Yes. Crohn's disease is hereditary, but that does not mean if you have Crohn's your child will automatically get it. The risk of a child getting Crohn's from a parent is less than 10%. The risk does go up if both parents have inflammatory bowel disease.
Yes. There is a genetic predisposition to developing Crohn's disease. That is not to say that everyone diagnosed will have a family history nor is it true that children born to patients will always get Crohn's disease (in fact the chances are less than 10%).
Yes. But not always. About 1/3 or IBD patient's will have a family history. There are many genes that have been isolated that are associated with Crohn's. That being said, there are environmental factors as well.
Yes, but. The genetics of crohn's disease is very complicated so predicting risk of transmission to children, or predicting the risk for a sibling is very difficult. The risk of passing crohn's disease to a child is around 10%.
Gut disease. This is a serious, troublesome, incurable, chronic disease usually involving the gut, causing the wall to thicken and become blocked. The new biotech medicines have made it much easier to treat than in the past. You may hear it called "regional enteritis" or "terminal ileitis"; the latter doesn't mean it's terminal in the sense that it's usually fatal.
Exercise is good. Tae bo seems to be pretty high energy and impact. If your disease is under good control, you should haven't have major issues, like incontinence. Check out this excellent article on exercise and ibd: http://www. Webmd. Com/ibd-crohns-disease/ulcerative-colitis/features/exercising-when-you-have-a-gi-disorder.
Physical activity. Staying in shape by doing physical activity like taebo in Crohn's disease is very important, not only for cardiovascular health, but for mental health which impacts on your disease related quality of life.
Life. Immune disease, immune deficiencys, genetics, possile with stress added. See a good gastroenterologist. Inflammatory bowel disease must be treated as soon as diagnosed!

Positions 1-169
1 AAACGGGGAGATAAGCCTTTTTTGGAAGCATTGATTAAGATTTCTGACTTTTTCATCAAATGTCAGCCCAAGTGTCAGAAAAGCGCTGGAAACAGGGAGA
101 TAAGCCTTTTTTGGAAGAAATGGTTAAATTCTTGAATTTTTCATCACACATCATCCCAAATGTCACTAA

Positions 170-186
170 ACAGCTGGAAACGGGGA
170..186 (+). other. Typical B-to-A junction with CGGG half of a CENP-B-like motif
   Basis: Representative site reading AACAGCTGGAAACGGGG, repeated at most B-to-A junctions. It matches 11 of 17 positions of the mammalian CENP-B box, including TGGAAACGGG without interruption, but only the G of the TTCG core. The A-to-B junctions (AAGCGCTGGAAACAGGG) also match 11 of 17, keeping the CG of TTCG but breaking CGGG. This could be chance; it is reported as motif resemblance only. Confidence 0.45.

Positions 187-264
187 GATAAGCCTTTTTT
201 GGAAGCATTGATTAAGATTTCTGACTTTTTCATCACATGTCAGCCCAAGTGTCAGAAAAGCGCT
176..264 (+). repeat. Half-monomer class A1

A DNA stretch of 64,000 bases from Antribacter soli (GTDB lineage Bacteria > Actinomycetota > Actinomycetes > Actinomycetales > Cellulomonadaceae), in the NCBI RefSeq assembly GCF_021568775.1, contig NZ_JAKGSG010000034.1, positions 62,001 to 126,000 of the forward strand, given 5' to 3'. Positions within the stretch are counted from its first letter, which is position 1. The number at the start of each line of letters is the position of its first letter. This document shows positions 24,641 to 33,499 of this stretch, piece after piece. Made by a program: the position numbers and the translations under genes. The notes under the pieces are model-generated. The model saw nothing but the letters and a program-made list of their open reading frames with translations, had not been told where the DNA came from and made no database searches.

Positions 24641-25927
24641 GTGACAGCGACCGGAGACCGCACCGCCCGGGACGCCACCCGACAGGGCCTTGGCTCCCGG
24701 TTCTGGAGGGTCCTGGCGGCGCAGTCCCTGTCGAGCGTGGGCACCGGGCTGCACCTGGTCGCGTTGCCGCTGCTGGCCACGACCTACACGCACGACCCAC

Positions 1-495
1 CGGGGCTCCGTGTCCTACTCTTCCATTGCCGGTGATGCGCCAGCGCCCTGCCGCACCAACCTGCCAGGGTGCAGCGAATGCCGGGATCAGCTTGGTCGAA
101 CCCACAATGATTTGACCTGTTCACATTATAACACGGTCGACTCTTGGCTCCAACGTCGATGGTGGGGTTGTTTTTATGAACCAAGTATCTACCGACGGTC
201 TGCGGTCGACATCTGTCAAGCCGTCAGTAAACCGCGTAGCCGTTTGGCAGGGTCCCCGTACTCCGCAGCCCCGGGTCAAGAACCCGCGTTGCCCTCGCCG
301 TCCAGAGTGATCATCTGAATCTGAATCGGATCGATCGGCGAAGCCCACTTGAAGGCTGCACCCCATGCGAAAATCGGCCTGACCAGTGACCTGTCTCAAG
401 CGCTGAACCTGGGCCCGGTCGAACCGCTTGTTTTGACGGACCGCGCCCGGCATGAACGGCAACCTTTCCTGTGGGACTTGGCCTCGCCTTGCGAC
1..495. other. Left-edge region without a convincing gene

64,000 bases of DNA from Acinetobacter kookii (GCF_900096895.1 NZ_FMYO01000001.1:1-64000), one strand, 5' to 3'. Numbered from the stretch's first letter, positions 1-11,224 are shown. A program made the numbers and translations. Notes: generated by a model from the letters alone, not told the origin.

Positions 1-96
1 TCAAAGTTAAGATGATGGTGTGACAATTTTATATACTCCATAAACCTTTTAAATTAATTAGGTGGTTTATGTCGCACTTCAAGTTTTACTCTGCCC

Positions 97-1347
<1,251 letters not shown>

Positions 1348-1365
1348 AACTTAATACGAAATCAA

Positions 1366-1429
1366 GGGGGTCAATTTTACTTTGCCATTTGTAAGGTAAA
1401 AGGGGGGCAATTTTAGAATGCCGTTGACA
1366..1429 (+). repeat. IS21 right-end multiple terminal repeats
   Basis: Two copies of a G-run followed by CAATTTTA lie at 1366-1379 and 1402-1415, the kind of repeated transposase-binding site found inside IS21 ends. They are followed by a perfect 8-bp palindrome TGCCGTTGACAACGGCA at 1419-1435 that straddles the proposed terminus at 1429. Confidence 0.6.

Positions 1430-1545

Cause. An abnormal immune response to the normal inhabitants of your intestine, caused by a combination of genetic changes and an environmental trigger.
Medical and surgery. Crohn's is an inflammatory condition of the intestine. It can respond well to medical management. If it is refractory and results in bleeding, perforation, stricture, or fails to respond to medical manangment then surgery is available. 50% of patients may require surgery at some time.
Lower inflammation. All drugs for Crohn's disease work by decreasing inflammation in the intestinal tract. Some drugs are stronger than others and they tend to suppress the immune system. They are used for more severe disease. Some drugs target certain areas of the bowel when disease is localized. Some are taken by mouth, others delivered by enema, and others injected or given IV.
Crohn's diet? When your crohn's disease is inactive, there are few dietary restrictions needed. When flaring however, the location of crohn's activity determines diet modification. If in the small bowel, consider cutting back on lactose & fatty foods, & add supplements to make up for vitamin & mineral malabsorptions. If colonic crohn's, avoid gut stimulants like caffeine, minimize alcohol, maybe add probiotics.
It depends. I agree with dr. Cattano's suggestions, and also have learned that each person is unique in terms of what foods are better tolerated than others. It's important, though, to avoid hard nuts and food like popcorn. These can iirritate as they pass through. Some people are adding turmeric to their diets, since it may have antiinflammatory properties. A few capsules/day or sprinkle on food.
See a gi doctor. There are many different treatments for crohn's disease. The decision of which medication regimen is best involves reviewing your previous medications, current symptoms, findings on physical exam and endoscopic biopsy results. After reviewing all this info the doctor will discuss the treatment options with you.
Rarely. If untreated and out of control, people can lose weight, not absorb enough nutrients and become quite sick. Sometimes people need surgery when other treatments aren't effective. As with any illness that requires medication and/or surgical interventions, there is always risk, but many people living with crohn's can improve with appropriate intevention and live a fairly normal life.
Rare. As stated already, it's actually rare to die directly from crohn's disease. The main cause of death that can be tied to crohn's would be cancer. Many decades of inflammation can lead to bowel cancers. Also, medications from crohn's are associated with a risk of lymphoma. Even if you get cancer, it may not cause death. Some of these cancers are treatable with chemotherapy, radiation, and surgery.
Biopsy of the gut. The true test for this would be to have an endoscopy (like a colonoscopy or sigmoidoscopy) and during that procedure to have a biopsy of the bowel taken. If you had surgery and had to have a portion of bowel removed, the diagnosis could be made on that removed segment by a pathologist.
Biopsy. Confirmatory test is biopsy via upper GI endoscopy and/or colonoscopy. Crohn's usually presents with inflammatory changes and granulomas (areas of immune system consolidation) at the end of the small intestine (terminal ileum) but it can involve any part of the GI tract.